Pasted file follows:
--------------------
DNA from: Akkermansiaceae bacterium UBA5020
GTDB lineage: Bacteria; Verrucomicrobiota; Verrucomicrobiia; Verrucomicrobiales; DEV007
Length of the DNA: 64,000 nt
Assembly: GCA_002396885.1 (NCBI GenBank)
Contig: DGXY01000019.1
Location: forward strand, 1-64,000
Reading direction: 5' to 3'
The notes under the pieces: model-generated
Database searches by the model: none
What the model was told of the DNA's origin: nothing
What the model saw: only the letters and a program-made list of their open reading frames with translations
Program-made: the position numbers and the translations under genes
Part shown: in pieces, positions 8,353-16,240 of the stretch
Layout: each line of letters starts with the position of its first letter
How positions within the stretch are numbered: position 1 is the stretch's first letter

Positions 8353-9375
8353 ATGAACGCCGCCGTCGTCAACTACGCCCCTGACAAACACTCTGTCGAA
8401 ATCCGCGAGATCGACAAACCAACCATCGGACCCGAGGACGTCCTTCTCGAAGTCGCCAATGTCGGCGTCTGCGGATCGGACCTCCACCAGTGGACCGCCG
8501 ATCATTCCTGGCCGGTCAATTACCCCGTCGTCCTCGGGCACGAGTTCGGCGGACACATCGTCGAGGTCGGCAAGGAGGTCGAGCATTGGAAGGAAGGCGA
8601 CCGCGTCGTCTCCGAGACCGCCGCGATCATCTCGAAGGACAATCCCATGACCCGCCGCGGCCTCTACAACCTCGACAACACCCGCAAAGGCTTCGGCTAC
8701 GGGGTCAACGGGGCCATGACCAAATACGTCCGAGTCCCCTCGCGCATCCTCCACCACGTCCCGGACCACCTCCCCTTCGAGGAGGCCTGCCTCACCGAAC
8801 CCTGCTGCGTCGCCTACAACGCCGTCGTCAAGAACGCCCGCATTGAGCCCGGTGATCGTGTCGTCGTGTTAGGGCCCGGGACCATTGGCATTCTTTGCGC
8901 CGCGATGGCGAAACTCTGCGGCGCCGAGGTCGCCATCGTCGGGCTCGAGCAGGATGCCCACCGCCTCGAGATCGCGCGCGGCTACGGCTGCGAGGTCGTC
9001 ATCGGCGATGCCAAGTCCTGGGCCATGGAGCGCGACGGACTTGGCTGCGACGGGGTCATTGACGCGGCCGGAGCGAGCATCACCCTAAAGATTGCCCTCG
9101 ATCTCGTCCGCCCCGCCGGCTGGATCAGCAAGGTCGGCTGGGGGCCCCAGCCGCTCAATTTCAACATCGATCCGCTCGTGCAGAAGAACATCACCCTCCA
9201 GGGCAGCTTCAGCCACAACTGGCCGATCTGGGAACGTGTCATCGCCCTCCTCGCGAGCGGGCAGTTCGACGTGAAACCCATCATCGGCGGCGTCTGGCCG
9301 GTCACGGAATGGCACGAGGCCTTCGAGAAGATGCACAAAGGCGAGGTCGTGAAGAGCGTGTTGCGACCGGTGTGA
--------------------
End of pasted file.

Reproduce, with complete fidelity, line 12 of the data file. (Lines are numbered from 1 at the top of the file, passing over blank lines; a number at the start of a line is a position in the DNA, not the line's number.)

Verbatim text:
Program-made: the position numbers and the translations under genes